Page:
Driven by warming in the Arctic and the resulting melt of snow and ice, sea levels could rise up to 5 feet by the end of this century. This is more than two and a half times higher than the 2007 projection of a half to two feet by the Intergovernmental Panel on Climate Change.
This is the finding revealed in 2011 press release from the Institute for Governance & Sustainable Development. The release referenced a study by the International Arctic Monitoring and Assessment Program (AMAP).
“The largest and most permanent bodies of ice in the Arctic – multiyear sea ice, mountain glaciers, ice caps and the Greenland Ice Sheet – have all been declining faster since 2000 than they did in the previous decade, ” according to the Arctic study. “The Arctic Ocean is projected to become nearly ice-free in summer within this century, likely within the next thirty to forty years.”
The Arctic temperature increase and the decline of snow and ice feed upon themselves, in an accelerating feedback loop that is causing more rapid melting and sea level rise. The reflective Arctic ice and snow act as a protective shield, sending solar radiation into space. As the ice and snow disappears it is replaced by darker seawater or land, which absorbs more of the incoming radiation. This absorbed energy is released as heat during the summer months, further adding to Arctic warming, which in turn accelerates melting.
Among the feedbacks of greatest concern is the melting of Arctic permafrost (permanently frozen ground). Circumpolar permafrost regions contain the equivalent of about 6,000 billion tonnes of CO2. As more permafrost melts due to increasing Arctic temperatures, more of the gases that were previously trapped in the frozen ground are released.
According to the report, the temperature in the Arctic permafrost has increased by up to 2˚C over the past two to three decades. This warming has caused the southern boundary for melting permafrost to move steadily northward, by 19 to 50 miles in Russia and by more than 80 miles in Quebec.
The combination of these changes could lead to “run-away” feedbacks that could push past other critical tipping points in Earth’s climate system including the loss of Hindu-Kush-Himalaya-Tibetan glaciers, which provide the head-waters for most major river systems of Asia, (the source of freshwater for hundreds of millions of people), and the die-off of the Amazon forest.
In addition to the global impacts, the increasing temperatures in the Arctic are expected to create fundamental changes in Arctic ecosystems, possibly erasing entire habitats. This will contribute to species extinctions, and dramatically impact Arctic societies, creating challenges for local communities and traditional ways of life.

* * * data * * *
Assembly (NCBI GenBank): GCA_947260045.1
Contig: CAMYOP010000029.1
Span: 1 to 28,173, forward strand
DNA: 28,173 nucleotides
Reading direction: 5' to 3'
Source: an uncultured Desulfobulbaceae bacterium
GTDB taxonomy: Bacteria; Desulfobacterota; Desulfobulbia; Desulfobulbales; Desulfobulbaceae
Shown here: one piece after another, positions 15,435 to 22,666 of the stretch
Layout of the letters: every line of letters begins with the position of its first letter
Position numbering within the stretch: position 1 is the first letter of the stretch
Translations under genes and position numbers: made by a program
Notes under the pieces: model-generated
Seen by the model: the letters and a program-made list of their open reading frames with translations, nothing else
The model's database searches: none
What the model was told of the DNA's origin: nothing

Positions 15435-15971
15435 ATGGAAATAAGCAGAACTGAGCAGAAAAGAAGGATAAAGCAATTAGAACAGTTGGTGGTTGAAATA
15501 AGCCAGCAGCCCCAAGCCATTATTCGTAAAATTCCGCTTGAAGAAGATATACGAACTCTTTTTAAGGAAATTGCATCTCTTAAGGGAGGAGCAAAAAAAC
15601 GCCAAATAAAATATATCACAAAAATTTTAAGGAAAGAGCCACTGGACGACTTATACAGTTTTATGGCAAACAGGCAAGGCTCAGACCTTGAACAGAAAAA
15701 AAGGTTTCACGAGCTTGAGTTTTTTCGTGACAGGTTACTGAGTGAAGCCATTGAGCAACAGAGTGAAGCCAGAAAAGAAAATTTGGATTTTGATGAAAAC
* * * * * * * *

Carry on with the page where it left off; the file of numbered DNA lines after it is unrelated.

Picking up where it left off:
Emissions of black carbon soot – produced mostly from diesel engines and burning of biomass – also contribute to the Arctic problem by darkening snow and ice and reducing their ability to reflect the sun’s radiation. Recent studies indicate that black carbon may be responsible for 50% of Arctic warming, or nearly 1.0ºC of the 1.9ºC warming since 1890.
“Slowing the feedback mechanisms will not be easy or simple, but there’s no alternative.” said Durwood Zaelke, President of the Institute for Governance & Sustainable Development. “Without the Arctic, we’re facing an extremely grave and uncertain future.”
Combating this threat to the Arctic and the globe requires tackling the problem of climate change. This in turn requires cutting emissions of CO2, the principal greenhouse gas, protecting and expanding forests and other “sinks” to absorb CO2, and developing other strategies to draw down current excess CO2 from the atmosphere on a time scale of decades rather than the thousands of years the natural cycle takes to remove CO2 from the atmosphere. It also requires cutting the other global warming gases along with black carbon soot. These other non-CO2 climate pollutants can complement cuts in CO2. Both are needed to win the battle against global warming.
According to a recent UNEP/WMO report, full implementation of a package of sixteen emission reduction measures targeting black carbon and ozone precursors, including methane, can cut the rate of global warming in half for the next 30 to 60 years, and by two-thirds in the Arctic.
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